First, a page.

Is it just food that affects your diabetic blood sugar levels? No, it's not! Medications or drugs that contain sugar, usually only contain small amounts and so do not bring about much of a change in your levels. But there are some medications which contain absolutely none and still they cause your levels to rise! And as many people with type 2 diabetes are taking three and four medications, including diabetic drugs, you need to know the types that could be interacting with each other and how they affect your body.
1. Oral contraceptives: birth control pills cause hyperglycemia when the estrogen dose is high. The modern "Pill" is usually not a problem, although when some women with type 2 diabetes start using the "Pill" there is sometimes a slight deterioration in their control of blood sugar levels at first.
2. Cortisol or other steroids: corticosteroids such as Prednisone can cause blood sugars to rise significantly even when applied in cream form to the skin.
3. Phenytoin, also known as Dilantin: is used to control seizures; it blocks the release of insulin.
4. Nicotinic acid: is used to lower cholesterol levels and can bring on hyperglycemia
5. Thyroid hormone: in elevated levels raises your blood sugars by decreasing the amount of insulin released by the pancreas
6. Anti-hypertensives: Many common medications used to lower high blood pressure also raise your blood sugars. They include:
- Thiazide diuretics: often raise your levels by causing a loss of potassium. Magnesium is also lost. These include: Diuril, Hydrochlorothiazide, Amizide, and Chlotride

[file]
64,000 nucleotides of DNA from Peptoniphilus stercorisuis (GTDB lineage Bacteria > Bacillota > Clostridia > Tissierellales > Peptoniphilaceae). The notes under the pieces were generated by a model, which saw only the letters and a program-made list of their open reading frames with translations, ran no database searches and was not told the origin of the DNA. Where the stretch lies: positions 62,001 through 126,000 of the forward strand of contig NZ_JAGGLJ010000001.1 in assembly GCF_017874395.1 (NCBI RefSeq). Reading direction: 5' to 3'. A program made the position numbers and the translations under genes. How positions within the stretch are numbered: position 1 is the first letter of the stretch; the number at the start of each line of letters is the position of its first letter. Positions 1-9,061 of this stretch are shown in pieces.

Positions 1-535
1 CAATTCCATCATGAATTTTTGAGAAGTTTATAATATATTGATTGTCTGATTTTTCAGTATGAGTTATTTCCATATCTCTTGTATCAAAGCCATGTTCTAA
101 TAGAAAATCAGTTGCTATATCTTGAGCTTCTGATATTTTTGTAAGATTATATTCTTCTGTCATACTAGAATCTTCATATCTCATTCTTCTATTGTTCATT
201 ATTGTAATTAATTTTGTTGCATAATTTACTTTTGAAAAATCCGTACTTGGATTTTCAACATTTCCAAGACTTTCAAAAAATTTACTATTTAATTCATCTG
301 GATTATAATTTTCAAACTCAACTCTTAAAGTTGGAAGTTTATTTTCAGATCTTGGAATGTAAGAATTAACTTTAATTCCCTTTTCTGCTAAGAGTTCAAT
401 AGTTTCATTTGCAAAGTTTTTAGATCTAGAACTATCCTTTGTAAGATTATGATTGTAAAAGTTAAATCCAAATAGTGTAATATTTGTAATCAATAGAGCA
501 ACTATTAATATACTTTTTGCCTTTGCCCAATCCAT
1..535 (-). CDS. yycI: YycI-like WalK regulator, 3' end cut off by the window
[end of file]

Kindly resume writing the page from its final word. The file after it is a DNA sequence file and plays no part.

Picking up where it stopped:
- Beta blockers: they reduce the release of insulin and include: Inderal, Lopresor, Visken and Tenormin
- Calcium chanel blockers also manage to reduce the release of insulin and include Adalat, Cardizem, Calan, Isoptin and Norvasc.
7. Caffeine , the world's most popular drug, also tends to raise blood sugar levels approximately an hour after ingestion. It does this by stimulating the secret of stress hormones. And drinking large amounts of coffee at any one time will certainly produce a noticeable rise.
It's not always easy to tell right away if your blood-sugar is too low or too high when you start feeling "not right" … there's sometimes no real way to know unless you actually check your levels. It is always important to test your blood sugars more frequently when taking a new medication. And do not worry if you have a single high reading; it is important to look for patterns of your levels throughout the day.
If your blood sugars are too high, you may:
- feel more thirsty than usual
- urinate more often
- have dry or itchy skin
Sometimes your health care provider is not aware of the interaction between common medications and diabetic drugs … do not hesitate to contact him if you find your blood sugar levels are significantly higher since starting your new drug or medication.